By Paul Polak
Developing practical and profitable new ways to cross the last 500 feet to the remote rural places where poor families now live and work is the first step towards creating vibrant new markets that serve poor customers.
In rural Orissa, India, the women are not permitted to walk more than 150 feet from their homes to fetch water. So how can they transport water to their homes from the closest safe water source, located 300 feet away?
Fortunately, it’s not that difficult to transport 100 kitchen drip kits from Kathmandu to Pokhara on the roof of a bus. The challenge is in getting those kitchen drip kits to the hundred scattered farms in hill villages that are a day’s walk from the nearest road!
From anything including drip irrigation kits, oral rehydration salts, penicillin, and disaster relief food, moving goods and services over the last 500 feet is especially difficult. And the reverse is equally daunting. Moving marketable goods produced by the hands of poor people in remote villages to the town and city markets where they will fetch the best prices is just as difficult.
Moving goods and services across the last 500 feet of the last mile in and out of scattered rural villages is a challenge crying out for practical solutions.
The last mile
I was surprised to learn that the “last mile” concept comes from the telecommunications industry, which has learned that it’s much cheaper to lay a fat cable carrying television and phone signals almost all of the way to the end customer rather than it is to split it up into a multitude of smaller wires that extend directly to individual homes. As it turns out, wireless communication has helped the telecommunications industry address the last mile challenge, but the movement to end rural poverty has found few solutions to the even bigger challenge of crossing the last 500 feet.
Several organizations have developed models that train villagers to market key goods and services to their neighbors. Following are some examples of this approach.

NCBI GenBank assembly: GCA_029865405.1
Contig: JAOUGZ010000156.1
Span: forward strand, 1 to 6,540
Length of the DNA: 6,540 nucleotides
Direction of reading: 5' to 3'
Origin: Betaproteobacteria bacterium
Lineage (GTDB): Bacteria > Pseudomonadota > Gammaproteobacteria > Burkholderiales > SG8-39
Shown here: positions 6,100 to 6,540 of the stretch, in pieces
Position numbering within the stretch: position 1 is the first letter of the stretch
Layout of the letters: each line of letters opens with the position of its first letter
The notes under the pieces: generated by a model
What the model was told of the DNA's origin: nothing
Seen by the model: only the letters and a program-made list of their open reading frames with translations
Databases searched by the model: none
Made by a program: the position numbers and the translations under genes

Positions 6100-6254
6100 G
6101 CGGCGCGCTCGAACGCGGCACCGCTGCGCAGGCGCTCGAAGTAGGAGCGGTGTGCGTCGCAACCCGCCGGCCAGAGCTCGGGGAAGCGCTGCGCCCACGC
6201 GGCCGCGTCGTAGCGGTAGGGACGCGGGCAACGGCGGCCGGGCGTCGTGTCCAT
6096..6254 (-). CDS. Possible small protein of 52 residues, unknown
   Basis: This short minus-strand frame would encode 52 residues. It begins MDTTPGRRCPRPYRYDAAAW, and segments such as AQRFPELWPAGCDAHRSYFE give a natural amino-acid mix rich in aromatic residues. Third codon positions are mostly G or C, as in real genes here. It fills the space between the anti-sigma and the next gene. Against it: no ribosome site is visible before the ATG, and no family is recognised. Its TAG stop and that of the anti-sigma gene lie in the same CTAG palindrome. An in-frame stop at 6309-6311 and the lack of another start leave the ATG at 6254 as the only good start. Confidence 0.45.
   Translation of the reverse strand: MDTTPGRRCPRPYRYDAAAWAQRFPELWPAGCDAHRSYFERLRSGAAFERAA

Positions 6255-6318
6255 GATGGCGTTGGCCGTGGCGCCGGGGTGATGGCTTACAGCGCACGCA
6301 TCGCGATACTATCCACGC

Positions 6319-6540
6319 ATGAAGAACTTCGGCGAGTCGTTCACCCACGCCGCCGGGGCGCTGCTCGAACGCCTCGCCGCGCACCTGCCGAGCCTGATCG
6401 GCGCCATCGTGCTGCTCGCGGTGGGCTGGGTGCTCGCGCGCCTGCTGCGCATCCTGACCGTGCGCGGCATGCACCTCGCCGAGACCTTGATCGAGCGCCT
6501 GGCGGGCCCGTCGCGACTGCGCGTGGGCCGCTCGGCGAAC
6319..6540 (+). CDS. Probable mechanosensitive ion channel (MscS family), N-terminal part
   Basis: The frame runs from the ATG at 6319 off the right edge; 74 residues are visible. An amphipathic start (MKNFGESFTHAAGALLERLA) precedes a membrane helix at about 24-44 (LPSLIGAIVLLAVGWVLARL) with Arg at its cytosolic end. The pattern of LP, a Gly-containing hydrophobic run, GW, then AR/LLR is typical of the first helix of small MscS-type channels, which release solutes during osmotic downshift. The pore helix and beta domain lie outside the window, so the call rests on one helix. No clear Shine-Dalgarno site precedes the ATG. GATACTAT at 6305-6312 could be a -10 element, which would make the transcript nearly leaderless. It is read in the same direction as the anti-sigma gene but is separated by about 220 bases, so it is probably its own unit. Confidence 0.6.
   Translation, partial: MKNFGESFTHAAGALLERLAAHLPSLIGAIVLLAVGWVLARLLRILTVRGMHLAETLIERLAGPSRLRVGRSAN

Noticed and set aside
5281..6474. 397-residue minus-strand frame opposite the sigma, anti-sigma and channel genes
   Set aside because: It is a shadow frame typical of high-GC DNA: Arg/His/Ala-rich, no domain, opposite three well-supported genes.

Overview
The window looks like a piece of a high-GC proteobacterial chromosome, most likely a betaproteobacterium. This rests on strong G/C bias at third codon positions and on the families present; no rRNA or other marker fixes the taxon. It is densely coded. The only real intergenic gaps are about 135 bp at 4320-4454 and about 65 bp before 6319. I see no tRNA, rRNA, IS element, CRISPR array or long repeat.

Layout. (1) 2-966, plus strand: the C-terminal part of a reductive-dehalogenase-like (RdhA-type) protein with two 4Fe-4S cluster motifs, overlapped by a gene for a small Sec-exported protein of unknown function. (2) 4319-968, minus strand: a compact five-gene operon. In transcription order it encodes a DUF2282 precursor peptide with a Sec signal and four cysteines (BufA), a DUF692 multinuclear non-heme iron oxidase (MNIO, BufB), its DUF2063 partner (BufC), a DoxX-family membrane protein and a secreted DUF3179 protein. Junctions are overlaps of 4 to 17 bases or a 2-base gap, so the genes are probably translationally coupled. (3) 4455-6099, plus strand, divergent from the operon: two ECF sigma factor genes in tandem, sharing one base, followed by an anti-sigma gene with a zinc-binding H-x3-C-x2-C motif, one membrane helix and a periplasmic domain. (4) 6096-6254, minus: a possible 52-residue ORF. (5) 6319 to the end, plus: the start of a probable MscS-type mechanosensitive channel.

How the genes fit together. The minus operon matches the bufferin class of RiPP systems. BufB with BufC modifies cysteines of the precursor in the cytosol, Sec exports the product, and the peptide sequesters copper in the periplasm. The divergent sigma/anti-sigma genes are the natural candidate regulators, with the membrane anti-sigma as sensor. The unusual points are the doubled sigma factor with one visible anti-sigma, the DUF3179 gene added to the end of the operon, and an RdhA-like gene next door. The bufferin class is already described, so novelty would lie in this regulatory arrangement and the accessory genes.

Following the Avon lady model, Chuck Slaughter founded Living Goods, which trains women in Uganda to sell three or four basic medicines to treat poverty-related illnesses such as malaria, diarrhea, worms, and tuberculosis. “We retail a child’s dose of malaria medicine for 75 cents,” Slaughter says. According to Fast Company, Living Goods has trained more than 600 women in Uganda, and some of them are making more than $100 a week (Fast Company Article). Hiring and training villagers to go door to door to sell important products is a rapidly growing strategy for covering the last 500 feet.
BRAC (originally, the Bangladesh Rehabilitation Assistance Committee) is the world’s largest nonprofit development organization, with more than 100,000 employees and programs that directly benefit more than 100,000,000 people. In Uganda, BRAC has mobilized 1,880 village women to act as community health volunteers who distribute products such as oral rehydration salts, iodized salts, and antibiotics for a small fee to villagers (BRAC article).
Green Light Planet
Green Light Planet is a for-profit company in India, which recruits village entrepreneurs to sell $18 solar lanterns to replace kerosene lamps in villages (“Lighting a billion lives”).
Another promising and widely available way to move goods and services across the last 500 feet is to take advantage of the staggering numbers of village mom-and-pop shops that already sell consumer items in every developing country.
According to the most recently available data, there are 638,000 villages in India (where, not so incidentally, some 72 percent of the population still lives). Since each of these villages has two or three small shops and the bigger villages have more than five, it’s reasonable to assume that there are more than two million small rural village shops in India. But as far as I know, nobody has ever counted them. My guess is that there are at least 10 million small shops in small rural villages in developing countries all over the world. There are also small vegetable carts, milk carts, and other kinds of peddlers’ carts bringing goods and services directly to rural homes. Many of these shops are 10 x 10-foot cubicles, with shutters that swing open when the shop opens and can be padlocked when it’s closed. These shops sell items such as cookies, candies, soap, cigarettes, spices, bulk cooking oil, bananas, small flashlights, and a variety of other small consumer goods, sometimes including chilled soda pop.
Since they are already patronized by most poor rural customers in small villages, and can have easy access to bicycle home delivery and pick-up, these small shops are a priceless resource already in place and capable of carrying goods and services across the last 500 feet. But only a tiny percentage of their potential is being utilized.
Since these small shops are within 500 feet of many of the world’s poor customers, village shops could also provide natural collection and aggregation points for goods produced by the hands of villagers. Because daily sales volume at each shop is low, and the shops are widely scattered, most commercial attempts so far to distribute to small shops have failed to be profitable.
Ten million small shops in villages all over the world are waiting for viable business models for distributing a cornucopia of branded, income-generating products and tools for poor customers, and collecting income-generating goods produced by villagers and transporting them to markets in cities and towns where they can be sold profitably.